Instead of finishing this review, I am just going to stop writing about what it is and instead write about how it should have been put together using all the same material J.J. Abrams had available to him.  Here is my fan edit of The Rise of Skywalker:

Firstly, it is not “The Rise of Skywalker” anymore, now it is “The Force of Destiny”.  The opening crawl would now read that Palpatine contacted Kylo through the force instead of broadcasting to the galaxy.  Palpatine’s secret planet would now be in hyperspace and Poe Dameron’s previously pointless hyperspace-skipping technique would now be fully Chekhoved into a foreshadowing role.  The Final Order armada does not erupt from the ground or the water, now it is simply revealed by flickering lightning to be floating in the nebula surrounding the secret planet.  There would now only be the one wayfinder, created to guide Kylo inerrantly to the secret planet, and the ancient Sith dagger would simply be the artifact from which Palpatine first learned of that world’s existence.  The dagger, itself, is now found in the Death Star throne room as part of Palpatine’s collection of Sith merch, eliminating the need for the stupid scene in the sand pit and allowing the scene wherein Rey holds the dagger up to the skyline to be recycled to the back end of the Death Star scene and reinterpreted to mean that she is merely examining the just-found dagger.  Likewise, all footage of C3PO talking about the problem of translating ancient Sith are resequenced to come after their departure from Endor.  The scenes with the jetpacks and the TIE fighter vaulting are dropped.  Instead of having Poe’s girlfriend give him the stupid First Order hall pass, I would have them just take advantage of some high-priority security codes left in the ship they recovered from the Imperial assassin who killed Rey’s parents which will allow them to land that ship on Kylo’s Star Destroyer.  When they do go to the Death Star, the fight between Kylo and Rey is no longer interrupted by Leia, instead Rey just kills him when Kylo hesitates.  This saves Leia’s death for later intervention in the final confrontation with Palpatine and will now coincide with her dematerialization.  Now the little D-O droid simply has the hyperspace coordinates to which any hyperspace-capable ship can travel, and it is now Lando’s job to transmit the directions and urge everyone to converge there.  There is no longer an ultimatum from Palpatine or a countdown to invasion, and the planet from which the dagger is found is no longer destroyed.  In the final battle, the footage of the attack on General Pryde’s ship is repurposed by reverse-dutch angling the original cavalry charge on the ship’s slanting exterior to simply being a level attack on the ground-base facilities after all.  Pryde’s order to relocate the beacon signal is removed and the issue of the Imperials needing to navigate off the planet is replaced, by way of overdubbing exposition, to be a matter of force fields with the new explanation being that the Imperial Era armada crews were imprisoned by a powerful force field but that the newly installed First Order crews were about to depart, and that the threat of a direct attack on the secret planet would force Palpatine to keep the barrier in place, thereby trapping his own people (delaying the invasion) and necessitating the eventual destruction of the force field generator to allow Lando’s fleet to arrive.  Palpatine’s super-powerful darkside lightning attack on Lando’s fleet is replaced with just more ship-to-ship fighting and now Leia dies to reinvigorate Kylo, or inspire Rey, or slap Palpatine, whatever.  The fan edit will end with Rey now just saying that she is “just Rey” instead of “Rey…Skywalker” to suggest that the alternative was really “Rey Palpatine” and that she rejects that destiny.  Done.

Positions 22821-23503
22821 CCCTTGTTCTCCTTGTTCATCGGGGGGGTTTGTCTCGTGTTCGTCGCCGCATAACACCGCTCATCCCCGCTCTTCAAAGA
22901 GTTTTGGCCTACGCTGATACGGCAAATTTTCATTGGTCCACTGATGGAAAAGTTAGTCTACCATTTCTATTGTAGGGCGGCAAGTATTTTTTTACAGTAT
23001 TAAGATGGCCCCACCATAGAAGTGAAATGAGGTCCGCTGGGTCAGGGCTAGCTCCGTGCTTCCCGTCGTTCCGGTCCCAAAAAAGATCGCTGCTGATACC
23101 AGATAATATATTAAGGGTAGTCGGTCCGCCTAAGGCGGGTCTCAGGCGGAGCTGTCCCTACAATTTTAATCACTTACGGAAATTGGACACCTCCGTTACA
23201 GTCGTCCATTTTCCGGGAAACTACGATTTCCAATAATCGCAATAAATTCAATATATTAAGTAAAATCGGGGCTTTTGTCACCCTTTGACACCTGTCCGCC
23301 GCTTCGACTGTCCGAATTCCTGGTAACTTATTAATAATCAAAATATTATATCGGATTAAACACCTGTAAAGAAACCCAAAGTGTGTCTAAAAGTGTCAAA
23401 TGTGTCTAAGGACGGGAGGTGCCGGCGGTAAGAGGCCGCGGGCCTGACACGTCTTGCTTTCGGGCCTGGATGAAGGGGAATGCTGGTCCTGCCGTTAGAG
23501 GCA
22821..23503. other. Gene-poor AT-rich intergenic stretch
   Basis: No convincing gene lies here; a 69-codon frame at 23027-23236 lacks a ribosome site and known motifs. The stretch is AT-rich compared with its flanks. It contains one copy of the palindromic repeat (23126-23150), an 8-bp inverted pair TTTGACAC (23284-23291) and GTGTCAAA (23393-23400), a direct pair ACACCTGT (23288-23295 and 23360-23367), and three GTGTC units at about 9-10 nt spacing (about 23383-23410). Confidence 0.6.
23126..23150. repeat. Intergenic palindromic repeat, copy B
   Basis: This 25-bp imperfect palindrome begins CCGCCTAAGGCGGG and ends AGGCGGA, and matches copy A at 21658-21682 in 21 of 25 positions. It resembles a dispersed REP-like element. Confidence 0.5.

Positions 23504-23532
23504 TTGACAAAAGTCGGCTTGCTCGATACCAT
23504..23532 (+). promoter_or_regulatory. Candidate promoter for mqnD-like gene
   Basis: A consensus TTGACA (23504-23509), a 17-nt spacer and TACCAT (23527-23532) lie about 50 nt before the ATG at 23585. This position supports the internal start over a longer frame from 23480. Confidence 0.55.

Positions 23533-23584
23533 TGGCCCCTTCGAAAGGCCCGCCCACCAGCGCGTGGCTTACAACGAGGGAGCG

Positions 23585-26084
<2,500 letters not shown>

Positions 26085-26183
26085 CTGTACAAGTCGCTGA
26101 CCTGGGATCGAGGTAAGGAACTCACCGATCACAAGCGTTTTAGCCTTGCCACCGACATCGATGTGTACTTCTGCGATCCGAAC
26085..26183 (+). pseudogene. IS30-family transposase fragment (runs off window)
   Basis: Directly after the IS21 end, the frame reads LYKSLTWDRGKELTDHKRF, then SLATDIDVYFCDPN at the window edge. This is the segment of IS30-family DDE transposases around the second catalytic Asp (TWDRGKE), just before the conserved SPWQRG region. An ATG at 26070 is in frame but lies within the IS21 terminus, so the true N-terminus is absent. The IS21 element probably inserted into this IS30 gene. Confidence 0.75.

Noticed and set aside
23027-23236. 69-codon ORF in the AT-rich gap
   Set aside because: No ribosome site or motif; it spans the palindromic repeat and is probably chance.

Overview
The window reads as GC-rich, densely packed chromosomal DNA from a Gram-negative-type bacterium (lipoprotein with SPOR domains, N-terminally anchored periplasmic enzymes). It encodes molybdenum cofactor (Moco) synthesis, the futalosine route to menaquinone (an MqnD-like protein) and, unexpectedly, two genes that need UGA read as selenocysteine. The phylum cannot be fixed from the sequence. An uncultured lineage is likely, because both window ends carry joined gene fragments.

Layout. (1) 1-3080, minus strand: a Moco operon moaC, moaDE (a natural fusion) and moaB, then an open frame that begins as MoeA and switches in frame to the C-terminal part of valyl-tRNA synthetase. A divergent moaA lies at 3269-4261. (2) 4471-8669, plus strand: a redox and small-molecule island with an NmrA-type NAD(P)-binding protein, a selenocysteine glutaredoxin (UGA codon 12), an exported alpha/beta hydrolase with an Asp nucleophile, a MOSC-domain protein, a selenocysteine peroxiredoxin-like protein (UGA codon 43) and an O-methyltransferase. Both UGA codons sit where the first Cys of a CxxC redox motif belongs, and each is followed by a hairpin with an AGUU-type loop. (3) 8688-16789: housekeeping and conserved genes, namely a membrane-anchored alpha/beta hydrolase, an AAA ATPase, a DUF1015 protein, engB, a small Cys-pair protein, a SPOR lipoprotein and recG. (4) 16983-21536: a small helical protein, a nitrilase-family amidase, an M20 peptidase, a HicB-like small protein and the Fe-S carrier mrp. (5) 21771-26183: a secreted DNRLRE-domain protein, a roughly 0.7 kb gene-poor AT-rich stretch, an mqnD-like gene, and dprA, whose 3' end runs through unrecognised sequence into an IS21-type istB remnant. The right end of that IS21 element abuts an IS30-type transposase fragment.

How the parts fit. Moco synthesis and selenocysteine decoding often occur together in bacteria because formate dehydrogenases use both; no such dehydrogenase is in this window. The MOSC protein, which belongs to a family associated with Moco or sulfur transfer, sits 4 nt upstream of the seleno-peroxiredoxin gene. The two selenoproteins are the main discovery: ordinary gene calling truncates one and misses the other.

There, fixed yer film, Abrams.